But the future is already here, if unevenly distributed. Astronomers have worked in Cape Town for centuries and in 1820 established the Royal Observatory at the Cape of Good Hope, the first of its kind in the southern hemisphere. Africa has launched several satellites and, in 2002, internet millionaire Mark Shuttleworth flew on a Russian Soyuz rocket to become the first African in space.
The International Astronomical Union (IAU) recently awarded Cape Town its Global Astronomy for Development Office to help take astronomy to the developing world. Africa is also competing with Australia in a bid to host the world’s most powerful radio telescope, able to peer back billions of years in time.
An international panel is expected to announce the winner from the two shortlisted continents in 2012, with the victor hosting the £1.25bn Square Kilometre Array (SKA) telescope, 50 times more sensitive and 10,000 times faster than any other radio imaging telescope built.
The SKA telescope would eventually consist of about 3,000 antennas, half concentrated on the outskirts of Carnarvon in the Northern Cape in South Africa, with the rest distributed in Namibia, Botswana, Mozambique, Ghana, Mauritius, Madagascar, Kenya and Zambia.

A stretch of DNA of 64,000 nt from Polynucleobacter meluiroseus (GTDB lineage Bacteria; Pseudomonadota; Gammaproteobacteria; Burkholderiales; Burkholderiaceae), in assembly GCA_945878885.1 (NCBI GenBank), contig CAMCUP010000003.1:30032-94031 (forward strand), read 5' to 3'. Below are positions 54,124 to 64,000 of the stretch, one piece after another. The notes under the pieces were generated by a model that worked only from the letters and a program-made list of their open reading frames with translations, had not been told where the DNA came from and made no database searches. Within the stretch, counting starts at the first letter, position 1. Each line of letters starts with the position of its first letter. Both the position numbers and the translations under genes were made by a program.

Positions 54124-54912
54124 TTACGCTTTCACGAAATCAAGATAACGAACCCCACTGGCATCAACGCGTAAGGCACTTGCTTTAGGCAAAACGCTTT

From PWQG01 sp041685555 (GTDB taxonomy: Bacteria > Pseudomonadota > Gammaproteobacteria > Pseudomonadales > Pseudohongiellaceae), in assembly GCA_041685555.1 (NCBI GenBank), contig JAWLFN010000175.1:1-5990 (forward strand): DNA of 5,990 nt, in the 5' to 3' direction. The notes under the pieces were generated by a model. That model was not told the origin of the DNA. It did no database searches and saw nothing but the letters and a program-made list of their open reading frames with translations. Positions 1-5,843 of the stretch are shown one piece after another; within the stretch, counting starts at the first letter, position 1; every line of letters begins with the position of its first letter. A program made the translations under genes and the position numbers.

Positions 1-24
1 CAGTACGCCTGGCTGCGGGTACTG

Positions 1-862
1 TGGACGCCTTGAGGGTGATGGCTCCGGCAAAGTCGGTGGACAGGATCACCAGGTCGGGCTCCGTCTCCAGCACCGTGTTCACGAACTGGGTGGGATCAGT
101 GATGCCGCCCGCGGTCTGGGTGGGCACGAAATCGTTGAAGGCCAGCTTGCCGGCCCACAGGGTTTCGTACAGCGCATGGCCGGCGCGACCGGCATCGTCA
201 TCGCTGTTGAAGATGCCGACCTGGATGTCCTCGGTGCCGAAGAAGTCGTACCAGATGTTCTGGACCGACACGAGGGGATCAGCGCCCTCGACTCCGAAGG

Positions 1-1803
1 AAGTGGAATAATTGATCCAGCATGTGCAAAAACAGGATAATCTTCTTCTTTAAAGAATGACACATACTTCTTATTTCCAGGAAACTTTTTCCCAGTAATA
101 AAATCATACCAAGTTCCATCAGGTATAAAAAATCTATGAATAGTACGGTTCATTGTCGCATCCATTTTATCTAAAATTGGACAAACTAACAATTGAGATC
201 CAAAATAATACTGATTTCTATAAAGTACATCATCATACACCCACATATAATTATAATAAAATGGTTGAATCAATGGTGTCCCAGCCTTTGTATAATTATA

Technology and Research is the Cornerstone of any modern dynamic economy and provides the engine of future growth. In the past South Africa had the worldwide reputation of punching far above its weight in research and development. In each respective field, the country had a fraction of the qualified engineers and scientists active compared to other countries, but produced world class technologies which at that stage did earn valuable foreign currency (the ones that reached export status). This is why South Africa’s achievements in this regard should be highlighted:
- South Africa was the world leader on Synthetic Fuels (coupled to a related Chemical Industry)
- South Africa was the Undisputed Leader in large dry cooled power stations. (South Africa now has to buy the same technology from overseas, from firms like Areva and Hitachi)
- South Africa was the only country excepting about 6 others who developed home grown Nuclear Industries (with its unique enrichment technologies), only surpassed much later. For years South Africa was the only Country posessing a really safe nuclear reactor technology (PBMR), which was canned a month ago.
- South Africa was the only country in the Southern Hemisphere with a Space Launch System (SA-3) which was later perfected by Israel as the Shavit. This is now the cheapest access into Space.
- South Africa developed signal coding and decoding (M – Net) while the best the rest of the World could offer was Cable TV.
The point is that precious little new thinking is taking place right now. I still believe that Africa cannot neglect science and progress. However important education, poverty alleviation and creation of jobs are, Africa still cannot lag behind in scientific research. The benefits of science and research cannot be emphasized enough.